It meant the golf equipment company founded by Ely Callaway in 1992 was now an entertainment company. And a tech company. And a clothing company. And a lifestyle brand. The man who’s led this transformation is Chip Brewer; a Texan who used to head up Adams before taking over at Callaway in 2012. 

Under his watch, Callaway’s core club and ball business has gone from strength to strength. Between April and June 2022, they made $452 million in revenue, up 13% year-on-year. Its ‘active lifestyle’ segment – made up of TravisMathew, OGIO, Jack Wolfskin, Callaway Apparel and accessory brands – also increased 40% to record sales of $260 million, while Topgolf’s revenue shot up by 24 percent to $404 million in the same period.

“Our business has been really good for the last several years,” says Brewer. “We were a turnaround in 2012, we grew the business and have shown we’re pretty good operators.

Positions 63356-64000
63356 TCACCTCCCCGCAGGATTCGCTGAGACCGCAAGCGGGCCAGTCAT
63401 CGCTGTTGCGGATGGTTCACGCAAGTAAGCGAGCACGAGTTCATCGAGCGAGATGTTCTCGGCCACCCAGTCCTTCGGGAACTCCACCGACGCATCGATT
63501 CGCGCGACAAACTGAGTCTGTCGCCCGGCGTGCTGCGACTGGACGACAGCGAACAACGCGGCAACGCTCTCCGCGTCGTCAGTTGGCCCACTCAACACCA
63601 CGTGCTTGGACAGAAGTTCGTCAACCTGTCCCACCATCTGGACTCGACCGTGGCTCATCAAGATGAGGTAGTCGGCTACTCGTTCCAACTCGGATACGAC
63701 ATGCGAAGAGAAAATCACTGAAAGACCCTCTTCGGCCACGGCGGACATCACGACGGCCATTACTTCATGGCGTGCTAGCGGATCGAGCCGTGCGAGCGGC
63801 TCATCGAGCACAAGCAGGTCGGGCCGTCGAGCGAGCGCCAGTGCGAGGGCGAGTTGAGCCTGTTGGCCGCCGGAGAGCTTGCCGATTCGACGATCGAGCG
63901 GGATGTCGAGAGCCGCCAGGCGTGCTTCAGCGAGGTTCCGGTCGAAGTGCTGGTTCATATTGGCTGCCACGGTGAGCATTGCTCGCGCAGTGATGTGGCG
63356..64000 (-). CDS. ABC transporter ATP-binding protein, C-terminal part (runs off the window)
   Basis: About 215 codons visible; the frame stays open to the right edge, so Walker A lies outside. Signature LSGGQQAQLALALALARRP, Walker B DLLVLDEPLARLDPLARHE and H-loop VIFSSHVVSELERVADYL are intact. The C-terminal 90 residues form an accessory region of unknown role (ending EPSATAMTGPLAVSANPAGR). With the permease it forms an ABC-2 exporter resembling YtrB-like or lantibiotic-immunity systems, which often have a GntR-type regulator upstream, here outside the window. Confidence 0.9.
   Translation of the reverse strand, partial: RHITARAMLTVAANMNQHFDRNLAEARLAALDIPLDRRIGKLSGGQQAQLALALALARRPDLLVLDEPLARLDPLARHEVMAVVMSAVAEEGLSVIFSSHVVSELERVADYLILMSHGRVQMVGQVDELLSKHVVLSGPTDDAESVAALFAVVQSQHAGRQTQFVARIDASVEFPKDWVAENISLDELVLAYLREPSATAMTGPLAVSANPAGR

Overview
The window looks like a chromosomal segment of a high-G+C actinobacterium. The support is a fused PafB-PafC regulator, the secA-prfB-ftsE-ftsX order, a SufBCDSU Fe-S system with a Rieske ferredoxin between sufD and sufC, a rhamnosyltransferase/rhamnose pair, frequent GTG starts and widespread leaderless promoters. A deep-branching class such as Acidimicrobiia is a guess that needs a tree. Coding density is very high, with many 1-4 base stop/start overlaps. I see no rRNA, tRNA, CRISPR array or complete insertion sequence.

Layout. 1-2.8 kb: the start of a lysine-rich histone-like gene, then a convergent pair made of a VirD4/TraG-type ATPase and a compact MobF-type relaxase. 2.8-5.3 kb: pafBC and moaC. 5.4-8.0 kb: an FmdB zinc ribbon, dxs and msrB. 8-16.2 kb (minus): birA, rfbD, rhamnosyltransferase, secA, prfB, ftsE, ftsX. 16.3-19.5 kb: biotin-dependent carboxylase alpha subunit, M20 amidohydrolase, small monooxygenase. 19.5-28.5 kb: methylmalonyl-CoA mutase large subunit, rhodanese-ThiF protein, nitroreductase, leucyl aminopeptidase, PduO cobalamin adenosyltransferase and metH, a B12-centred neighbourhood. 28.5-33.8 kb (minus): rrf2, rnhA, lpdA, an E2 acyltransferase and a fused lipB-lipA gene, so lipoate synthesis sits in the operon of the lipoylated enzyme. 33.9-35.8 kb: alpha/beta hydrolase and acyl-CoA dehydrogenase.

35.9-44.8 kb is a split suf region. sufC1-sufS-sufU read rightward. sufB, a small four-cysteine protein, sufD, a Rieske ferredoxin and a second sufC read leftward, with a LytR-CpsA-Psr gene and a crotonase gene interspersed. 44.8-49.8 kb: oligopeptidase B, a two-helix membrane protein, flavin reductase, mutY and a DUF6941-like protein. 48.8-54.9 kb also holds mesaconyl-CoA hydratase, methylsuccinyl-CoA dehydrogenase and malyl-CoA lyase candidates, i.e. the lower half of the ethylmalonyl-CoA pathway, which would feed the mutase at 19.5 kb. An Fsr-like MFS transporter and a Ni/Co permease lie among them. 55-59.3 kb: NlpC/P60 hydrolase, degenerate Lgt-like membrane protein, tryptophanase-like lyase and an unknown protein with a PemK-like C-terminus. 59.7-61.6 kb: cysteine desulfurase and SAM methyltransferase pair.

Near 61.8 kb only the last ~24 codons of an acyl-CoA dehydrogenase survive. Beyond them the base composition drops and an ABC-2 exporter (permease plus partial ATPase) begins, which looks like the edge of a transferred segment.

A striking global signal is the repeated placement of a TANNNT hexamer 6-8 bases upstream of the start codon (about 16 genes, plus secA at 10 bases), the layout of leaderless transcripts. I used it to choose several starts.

“We have a strong brand position. We believe we are No.1 in the club market and the golf ball business has been growing to double-digits. The use of AI will set the stage for further changes and innovations as we apply it to different parts of our product range. AI is like CAD (computer assisted design): it’s a fundamental way of designing a product. If you don’t do that going forwards, you’re not going to be in the game.”

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Jay Monahan


The Dark Knight in the PGA Tour’s battle with LIV Golf